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Museum

Bill Traylor: Retrospective Bill Traylor: Retrospective
Spring 2018 –

The Smithsonian American Art Museum is organizing a major retrospective on the art of Bill Traylor. Traylor was born into slavery in 1853 on an Alabama cotton plantation near the town of Benton. After the Civil War, Traylor remained in service on the Traylor plantation until 1929 when he moved to Montgomery. In his eighties, Traylor began to draw and paint. He died in 1949 and left behind more than a thousand works of art.

American Art Museum
The Norie Marine Atlas and the Guano Trade
November 20, 2015 – August 20, 2016

This display will highlight John Norie's unique Marine Atlas, a large bound book of sea charts dating to the early 19th century, within the historical context of the guano and nitrate trades, in which many of the swiftest and strongest American square-rigged sailing ships were employed.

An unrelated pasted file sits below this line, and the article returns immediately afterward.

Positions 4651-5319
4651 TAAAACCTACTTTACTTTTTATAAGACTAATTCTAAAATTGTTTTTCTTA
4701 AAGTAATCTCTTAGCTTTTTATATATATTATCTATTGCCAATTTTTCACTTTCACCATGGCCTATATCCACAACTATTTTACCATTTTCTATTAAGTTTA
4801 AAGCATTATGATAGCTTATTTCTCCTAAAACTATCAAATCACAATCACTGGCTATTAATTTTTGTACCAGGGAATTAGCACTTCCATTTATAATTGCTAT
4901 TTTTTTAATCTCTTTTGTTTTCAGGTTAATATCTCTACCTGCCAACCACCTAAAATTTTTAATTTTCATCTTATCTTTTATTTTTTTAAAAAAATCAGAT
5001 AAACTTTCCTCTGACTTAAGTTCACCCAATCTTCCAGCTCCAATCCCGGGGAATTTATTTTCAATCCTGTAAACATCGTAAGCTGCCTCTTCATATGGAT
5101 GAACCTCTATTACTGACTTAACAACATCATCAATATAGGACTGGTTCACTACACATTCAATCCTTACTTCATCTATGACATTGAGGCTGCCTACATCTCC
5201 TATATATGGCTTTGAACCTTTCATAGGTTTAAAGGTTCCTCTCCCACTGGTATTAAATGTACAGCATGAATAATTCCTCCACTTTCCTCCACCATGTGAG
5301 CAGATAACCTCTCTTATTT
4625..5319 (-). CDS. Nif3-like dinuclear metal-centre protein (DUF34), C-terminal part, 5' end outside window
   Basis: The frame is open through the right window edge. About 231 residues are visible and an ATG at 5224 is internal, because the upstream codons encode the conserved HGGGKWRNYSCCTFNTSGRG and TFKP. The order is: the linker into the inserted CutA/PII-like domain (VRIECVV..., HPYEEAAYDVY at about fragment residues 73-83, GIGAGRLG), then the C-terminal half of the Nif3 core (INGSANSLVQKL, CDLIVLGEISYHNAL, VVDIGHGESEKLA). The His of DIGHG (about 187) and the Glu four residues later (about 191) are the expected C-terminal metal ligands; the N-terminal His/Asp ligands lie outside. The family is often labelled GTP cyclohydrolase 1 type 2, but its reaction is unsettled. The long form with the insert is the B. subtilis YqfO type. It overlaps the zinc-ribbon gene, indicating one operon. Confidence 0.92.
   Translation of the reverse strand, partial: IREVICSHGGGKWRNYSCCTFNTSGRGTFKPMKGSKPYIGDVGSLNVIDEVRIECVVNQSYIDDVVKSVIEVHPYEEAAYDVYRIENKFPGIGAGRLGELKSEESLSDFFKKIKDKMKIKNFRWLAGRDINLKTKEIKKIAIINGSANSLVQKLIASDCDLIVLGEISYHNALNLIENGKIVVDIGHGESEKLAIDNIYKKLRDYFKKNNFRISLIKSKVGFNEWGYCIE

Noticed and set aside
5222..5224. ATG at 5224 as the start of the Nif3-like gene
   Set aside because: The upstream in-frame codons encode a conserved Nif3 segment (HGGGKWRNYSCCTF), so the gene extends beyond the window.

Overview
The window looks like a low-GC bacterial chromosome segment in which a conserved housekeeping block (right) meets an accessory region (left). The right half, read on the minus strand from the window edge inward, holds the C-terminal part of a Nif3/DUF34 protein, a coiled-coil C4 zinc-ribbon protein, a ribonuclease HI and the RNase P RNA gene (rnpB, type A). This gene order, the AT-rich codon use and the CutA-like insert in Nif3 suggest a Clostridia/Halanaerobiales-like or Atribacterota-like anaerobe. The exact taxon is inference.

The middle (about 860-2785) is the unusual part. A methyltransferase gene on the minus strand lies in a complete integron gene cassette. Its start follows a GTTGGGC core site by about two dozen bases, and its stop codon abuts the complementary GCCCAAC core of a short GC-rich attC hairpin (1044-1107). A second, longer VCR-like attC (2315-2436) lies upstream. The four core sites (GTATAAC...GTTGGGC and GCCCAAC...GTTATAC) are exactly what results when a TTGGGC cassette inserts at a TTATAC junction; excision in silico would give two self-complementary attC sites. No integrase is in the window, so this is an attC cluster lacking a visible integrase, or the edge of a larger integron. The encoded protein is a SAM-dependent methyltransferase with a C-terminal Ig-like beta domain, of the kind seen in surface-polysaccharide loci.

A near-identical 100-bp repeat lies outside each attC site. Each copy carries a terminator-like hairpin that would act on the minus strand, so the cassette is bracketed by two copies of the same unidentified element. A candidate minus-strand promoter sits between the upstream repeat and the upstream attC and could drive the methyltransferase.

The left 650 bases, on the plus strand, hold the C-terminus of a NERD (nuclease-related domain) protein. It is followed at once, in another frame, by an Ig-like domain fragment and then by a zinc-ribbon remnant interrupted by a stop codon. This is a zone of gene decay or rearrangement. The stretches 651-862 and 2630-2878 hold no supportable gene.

American History Museum
Kay WalkingStick: An American Artist Kay WalkingStick: An American Artist
November 9, 2015 – September 18, 2016

This major retrospective of the Cherokee artist Kay WalkingStick, includes 75 of her most notable works, primarily paintings on board and canvas as well as a selection of works on paper and small sculpture.

American Indian Museum
Wonderplace, an Early Learning Gallery
Fall/Winter 2015 – TBA

Wonderplace, an Early Learning Gallery will combine age appropriate activities with museum collections and touchable objects to provide a gateway to history and a place to exercise curiosity for children six and under.

American History Museum
Biocubes
November 1, 2015 – TBA

What can we discover in just a cubic foot of ocean? Enter the small worlds of marine biocubes to find out!

Natural History Museum
Living Modern Living Modern
October 30, 2015 – April 3, 2016

Features the stellar collection of Sam Rose and Julie Walters, who for the past twenty-five years have collected the work of Georgia O’Keeffe, Alexander Calder, David Hockney, Pablo Picasso and a host of others.

American Art Museum
Lineage of Elegance: Tawaraya Sotatsu
October 24, 2015 – January 31, 2016

Lineage of Elegance is the first in-depth examination of this major Japanese artist. The exhibition convenes for the first time more than seventy of Sotatsu’s masterpieces from collections in Japan, Europe, and the United States, along with homage pieces by later artists that demonstrate his long-ranging influence.